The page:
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Q&A: With heavy storms in the U.S., what to expect?

Emergency officials are urging residents to prepare for heavy storms, which is expected to hit the east coast and Hawaii in the coming week what is the highlight of this year’s hurricane season.

Coming in from the Atlantic Ocean, Tropical Storm Florence is expected to landfall Thursday as a level 3 hurricane or more driven by the wind, which may serve as a guide for it as far south as Florida or as far north as New England.

Meanwhile, the Hurricane Olivia is forecast to hit the Islands of hawaii as a tropical storm on Wednesday, bringing heavy rains, just two weeks after the Hurricane Lane caused major flooding.

A look at what forecasters are predicting that storms and the rest of the season:

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WHAT DO WE KNOW ABOUT THE STORMS NOW?

Tropical Storm Florence was the gathering force Saturday, with the National Hurricane Center expect it to be a hurricane overnight. Five days of expected arrival, there is still great uncertainty about where it will hit and at what intensity, but the latest models show that it is most likely to make a landfall in the southeast of the V. S., between northern Florida and North Carolina.

Still, there is a chance that it can be pushed further to the north and save along the mid-Atlantic or New England coast, threatening to make landfall between Virginia and Massachusetts. Regardless of where it lands, there is a chance that it could stall and pummel the coasts days.

The latest models on Saturday show that it’s becoming less likely that the storm will veer north and miss the mainland of the U.S. as a whole. At the minimum, residents along the east coast is told to expect heavy rainfall and storm surges, with the possibility of heavy winds.

Forecasters are also keeping an eye on two storms gathering behind Florence. Tropical Storm Helene is expected that the Cabo Verde islands on Saturday but is predicted to miss from the mainland of the USA, A tropical depression that could become Tropical Storm Isaac is on its way to the Caribbean and brings a greater chance to bend in a northerly direction to Puerto Rico and the mainland, possibly as a hurricane.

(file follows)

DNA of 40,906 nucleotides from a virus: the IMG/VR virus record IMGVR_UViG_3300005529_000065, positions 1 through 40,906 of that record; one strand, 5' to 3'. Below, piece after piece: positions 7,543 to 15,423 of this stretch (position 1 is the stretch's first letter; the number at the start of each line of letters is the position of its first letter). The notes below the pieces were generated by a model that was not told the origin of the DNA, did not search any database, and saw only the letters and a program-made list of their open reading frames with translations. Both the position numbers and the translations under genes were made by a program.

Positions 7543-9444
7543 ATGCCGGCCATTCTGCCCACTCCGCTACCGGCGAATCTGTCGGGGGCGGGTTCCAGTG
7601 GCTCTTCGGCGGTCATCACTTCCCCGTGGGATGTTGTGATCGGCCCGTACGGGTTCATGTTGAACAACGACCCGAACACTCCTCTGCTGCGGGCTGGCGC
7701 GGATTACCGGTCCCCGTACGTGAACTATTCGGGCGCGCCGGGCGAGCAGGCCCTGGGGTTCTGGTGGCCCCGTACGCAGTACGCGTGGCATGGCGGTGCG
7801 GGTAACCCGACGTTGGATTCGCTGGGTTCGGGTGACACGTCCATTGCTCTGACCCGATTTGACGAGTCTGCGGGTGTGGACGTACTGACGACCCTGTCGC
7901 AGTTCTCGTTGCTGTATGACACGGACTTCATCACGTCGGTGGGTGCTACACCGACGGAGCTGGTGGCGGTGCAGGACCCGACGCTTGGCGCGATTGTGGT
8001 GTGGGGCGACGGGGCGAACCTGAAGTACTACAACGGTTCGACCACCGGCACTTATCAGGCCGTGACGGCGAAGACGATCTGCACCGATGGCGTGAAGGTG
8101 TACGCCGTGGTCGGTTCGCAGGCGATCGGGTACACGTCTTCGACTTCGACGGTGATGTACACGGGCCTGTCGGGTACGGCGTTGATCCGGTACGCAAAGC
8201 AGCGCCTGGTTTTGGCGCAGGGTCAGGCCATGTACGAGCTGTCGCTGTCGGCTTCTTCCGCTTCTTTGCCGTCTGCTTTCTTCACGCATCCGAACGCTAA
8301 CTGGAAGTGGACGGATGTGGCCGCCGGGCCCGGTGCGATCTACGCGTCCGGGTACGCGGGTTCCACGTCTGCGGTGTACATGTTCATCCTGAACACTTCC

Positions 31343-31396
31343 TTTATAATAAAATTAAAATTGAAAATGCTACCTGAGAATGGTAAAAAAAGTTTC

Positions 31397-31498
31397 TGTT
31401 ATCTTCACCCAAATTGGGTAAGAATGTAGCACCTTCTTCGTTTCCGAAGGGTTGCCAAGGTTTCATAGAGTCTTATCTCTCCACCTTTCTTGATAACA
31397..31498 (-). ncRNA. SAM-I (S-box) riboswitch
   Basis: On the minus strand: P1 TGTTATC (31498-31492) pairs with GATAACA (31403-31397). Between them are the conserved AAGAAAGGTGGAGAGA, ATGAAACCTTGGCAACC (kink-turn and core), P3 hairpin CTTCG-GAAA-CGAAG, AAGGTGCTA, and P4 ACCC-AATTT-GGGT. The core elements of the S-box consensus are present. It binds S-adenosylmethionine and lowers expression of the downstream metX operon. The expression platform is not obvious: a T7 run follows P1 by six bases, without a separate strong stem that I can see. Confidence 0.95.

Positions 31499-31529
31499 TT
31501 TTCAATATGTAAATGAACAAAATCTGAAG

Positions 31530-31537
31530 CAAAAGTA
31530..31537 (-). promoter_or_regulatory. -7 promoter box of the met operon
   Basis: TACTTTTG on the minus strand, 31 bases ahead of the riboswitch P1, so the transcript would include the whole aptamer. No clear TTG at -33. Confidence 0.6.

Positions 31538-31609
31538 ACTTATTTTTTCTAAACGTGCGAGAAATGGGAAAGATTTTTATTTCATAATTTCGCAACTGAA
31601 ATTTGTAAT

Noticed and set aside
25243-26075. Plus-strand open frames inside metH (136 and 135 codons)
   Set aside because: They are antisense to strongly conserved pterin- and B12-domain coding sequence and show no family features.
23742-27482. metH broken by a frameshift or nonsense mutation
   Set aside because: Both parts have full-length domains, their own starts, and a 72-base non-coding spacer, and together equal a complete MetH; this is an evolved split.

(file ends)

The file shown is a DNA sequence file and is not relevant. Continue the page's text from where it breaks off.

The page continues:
It is still uncertain whether the Hurricane Olivia will be arriving in the Hawaiian Islands, but at least meteorologists think that it will come very close and deliver a new round of rainfall.

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WHEN WILL WE HAVE A BETTER IDEA OF WHETHER THEY POSE A THREAT?

Each day brings a clearer picture of the risks by the storms. Jeff Masters, co-founder of the Weather Underground, says the aircraft collect information about the weather began to fly to Florence on Saturday, which should provide the data that will lead to a big boost in the reliability of models on Sunday.

Isaac the route is still very uncertain and will be of the days. Forecasters are more confident that Olivia will affect Hawaii, with the path and the intensity of clearness in the next few days.

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WHAT ARE THE FACTORS THAT GIVE FLORENCE A CHANCE ON A PARTICULARLY STRONG HURRICANE?

By the time it reached the East Coast, Florence may strengthen into a major hurricane. Winds higher in Florence are likely to weaken, making it time to gather itself and gain strength over the ocean, experts say. And it is also approaching the water where the temperature is slightly warmer than average, so the heat that the storm may turn into stronger winds.

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HOW SHOULD PEOPLE IN AREAS VULNERABLE TO HURRICANES STAY PREPARED?

The residents in the evacuation zones are encouraged to have a plan to flee if the order comes. Others should have at least a week’s supply of food, water and medicine for their family and their pets.

Brian McNoldy, a senior researcher at the University of Miami school of marine and atmospheric science, according to the residents, which should keep gas cans of fuel for their cars and generators, and should take some cash in case of electronic payment systems down after the storms passed.

To prevent a headache down the line, residents are also encouraged to keep insurance documents in a safe place, for the time.

North Carolina’s governor has already issued a state of emergency on Friday as the storm advanced, while officials in other countries say they’re monitoring forecasts.

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WHAT EXPECTATIONS HAVE PREDICTORS FOR THE REST OF THE HURRICANE SEASON?

The second week of September is the peak of the hurricane season, so the flurry of activity, it is no surprise to forecasters. After the current round of storms, though, long-range models suggest a lull for a number of weeks.

Masters said, there is a chance for an active period of mid-October, that would mean the end of the busiest stretch of the season.

“I don’t think we’re quite yet done,” he said, “but certainly as much as September goes, this is the big week.”

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Collin Binkley can be reached at https://twitter.com/cbinkley

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